There are no gunshots in Ode. But it does begin with one dancer lying motionless on the floor, as a piano plays stark, detached chords.
The dancer gets up and is eventually joined by five other dancers, in flowing, circular motions. They dance together as an ensemble, but then one dancer falls and crumples to the floor. He’s picked up by another dancer, but then two of them fall.
“The inspiration for the piece was a couple of years ago when there was this long stint of what appeared to be racially biased shootings by the police,” says Jamar Roberts, who created this dance. “And that really disturbed me. And that really stayed with me for a very long time. And I started to think about what does it mean? What does it mean to me? What does it say about our world? What does it say about our community?”
Tonight, the Alvin Ailey American Dance Theater will premiere Ode. Roberts, the first resident choreographer for the Ailey company, describes it “as an ode to gun violence in America,” and says it was inspired by the deaths of Trayvon Martin and others.
Ode is set to a solo jazz piano score by the late Don Pullen called “Suite (Sweet) Malcolm (Part 1, Memories and Gunshots).”
“Piano embodies the beautiful, the celestial, the sublime,” Roberts says. “But it also has this percussiveness about it that I really like.”
The piece has three distinct sections: what Roberts calls “life,” then “death or despair,” and then “afterlife,” or a form of resolution. He says he built a “movement vocabulary” for each part.
When Ode premieres tonight, six men will perform it. In a couple of weeks, the same dance will be performed by an all-female cast.
“Once [Roberts] told us what it was about, about victims and families and survivors of gun violence in America, we kind of understood the two dynamics,” says Ghrai DeVore-Stokes, the soloist in the all-female production. “Because the female cast, of course, we’re mothers, we’re sisters, we’re aunts, we’re daughters and also sometimes victims. But it is a predominantly male-centric issue.”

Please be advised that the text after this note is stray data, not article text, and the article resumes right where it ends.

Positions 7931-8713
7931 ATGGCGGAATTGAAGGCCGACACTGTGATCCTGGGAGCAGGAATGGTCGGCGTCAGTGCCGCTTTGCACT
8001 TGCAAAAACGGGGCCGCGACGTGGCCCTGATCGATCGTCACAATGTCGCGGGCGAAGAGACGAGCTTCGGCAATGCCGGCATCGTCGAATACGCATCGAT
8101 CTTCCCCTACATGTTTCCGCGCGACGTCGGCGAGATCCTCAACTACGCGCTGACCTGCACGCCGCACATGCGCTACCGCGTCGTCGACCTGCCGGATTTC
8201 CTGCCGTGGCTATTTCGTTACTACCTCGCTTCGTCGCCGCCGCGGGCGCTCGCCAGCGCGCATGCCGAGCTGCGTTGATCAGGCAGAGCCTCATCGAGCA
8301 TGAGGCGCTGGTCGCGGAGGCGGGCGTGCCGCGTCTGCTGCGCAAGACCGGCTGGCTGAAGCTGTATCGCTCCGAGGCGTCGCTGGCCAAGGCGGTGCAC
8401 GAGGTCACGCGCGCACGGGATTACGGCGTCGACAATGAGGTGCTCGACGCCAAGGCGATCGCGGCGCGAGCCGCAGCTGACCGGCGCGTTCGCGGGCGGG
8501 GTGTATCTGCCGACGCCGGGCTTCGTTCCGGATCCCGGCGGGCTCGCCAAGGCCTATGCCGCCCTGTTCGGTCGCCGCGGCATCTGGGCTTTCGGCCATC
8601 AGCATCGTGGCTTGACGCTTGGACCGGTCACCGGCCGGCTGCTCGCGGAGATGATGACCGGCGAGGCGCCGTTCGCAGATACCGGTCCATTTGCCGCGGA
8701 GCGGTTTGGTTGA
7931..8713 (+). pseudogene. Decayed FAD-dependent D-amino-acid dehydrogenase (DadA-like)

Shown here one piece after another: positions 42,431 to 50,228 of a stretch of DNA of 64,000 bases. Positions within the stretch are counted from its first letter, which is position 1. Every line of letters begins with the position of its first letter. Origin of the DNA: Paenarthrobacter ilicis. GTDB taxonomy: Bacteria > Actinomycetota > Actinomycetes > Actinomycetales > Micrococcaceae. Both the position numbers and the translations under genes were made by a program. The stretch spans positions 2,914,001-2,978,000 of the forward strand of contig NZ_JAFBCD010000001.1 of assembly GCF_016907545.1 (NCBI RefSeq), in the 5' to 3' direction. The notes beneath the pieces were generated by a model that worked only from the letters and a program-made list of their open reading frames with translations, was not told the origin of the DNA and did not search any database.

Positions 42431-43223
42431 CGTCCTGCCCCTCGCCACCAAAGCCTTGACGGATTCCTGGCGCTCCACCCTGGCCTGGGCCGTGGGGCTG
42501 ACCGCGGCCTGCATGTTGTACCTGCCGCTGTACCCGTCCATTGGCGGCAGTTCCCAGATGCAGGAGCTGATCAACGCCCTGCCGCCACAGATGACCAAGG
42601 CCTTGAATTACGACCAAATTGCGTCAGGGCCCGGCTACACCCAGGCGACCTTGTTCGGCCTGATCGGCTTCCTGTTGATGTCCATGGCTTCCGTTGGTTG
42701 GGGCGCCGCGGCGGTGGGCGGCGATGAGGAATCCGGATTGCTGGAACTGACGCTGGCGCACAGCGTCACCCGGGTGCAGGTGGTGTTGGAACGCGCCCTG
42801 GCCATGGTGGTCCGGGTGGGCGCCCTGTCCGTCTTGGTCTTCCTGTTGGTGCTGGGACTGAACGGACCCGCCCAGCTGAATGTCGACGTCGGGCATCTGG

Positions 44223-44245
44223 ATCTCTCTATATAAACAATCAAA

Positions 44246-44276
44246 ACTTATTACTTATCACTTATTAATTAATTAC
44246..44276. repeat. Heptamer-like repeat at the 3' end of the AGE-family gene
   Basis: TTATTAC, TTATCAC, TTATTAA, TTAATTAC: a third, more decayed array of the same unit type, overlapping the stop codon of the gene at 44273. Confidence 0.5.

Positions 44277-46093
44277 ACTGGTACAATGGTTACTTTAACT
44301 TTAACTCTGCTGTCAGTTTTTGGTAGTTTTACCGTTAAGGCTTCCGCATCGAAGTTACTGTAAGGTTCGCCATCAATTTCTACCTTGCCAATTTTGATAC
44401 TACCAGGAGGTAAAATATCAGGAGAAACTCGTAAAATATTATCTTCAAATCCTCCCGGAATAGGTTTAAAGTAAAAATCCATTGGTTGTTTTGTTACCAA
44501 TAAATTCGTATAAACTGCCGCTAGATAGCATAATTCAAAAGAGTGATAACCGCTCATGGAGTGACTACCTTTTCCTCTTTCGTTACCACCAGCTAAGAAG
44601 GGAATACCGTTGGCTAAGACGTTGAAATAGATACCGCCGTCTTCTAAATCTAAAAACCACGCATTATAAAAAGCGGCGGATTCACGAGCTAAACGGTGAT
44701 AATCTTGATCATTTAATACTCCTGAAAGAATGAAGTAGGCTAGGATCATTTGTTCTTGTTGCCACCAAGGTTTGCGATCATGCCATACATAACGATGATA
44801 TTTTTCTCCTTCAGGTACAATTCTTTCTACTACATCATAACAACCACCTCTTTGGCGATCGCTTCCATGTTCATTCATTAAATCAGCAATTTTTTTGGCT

Dancer Jeroboam Bozeman does the same steps with the all-male cast. He says some of the movement, particularly during the percussive middle section, is angular and intense. And some is in slow motion. But it’s all very personal.
“These things impact me as a black male and a dancer living in America,” Bozeman says. “I can’t pretend that it doesn’t have an effect on me. So, having small imagery of bodies laying down slowly, I think of it as laying bodies to rest and kind of giving them that closure for them to ascend.”
As he’s worked on Ode, Jamar Roberts has not only coached the dancers on the steps, but the meaning behind them: paying homage to the lives lost and the survivors who carry on.
“I think that art has power,” Roberts says. “I think it has the power to bring things to light, and have people see the world in ways that they may not have seen. And dance says it without words. And I think that that is one of the most beautiful things about this art form, is that we don’t use our words, but everybody knows exactly what the feeling is.”
Audiences across the United States will be able to feel the power of Ode this winter as the Alvin Ailey company takes it on tour.
Nina Gregory edited this story for broadcast.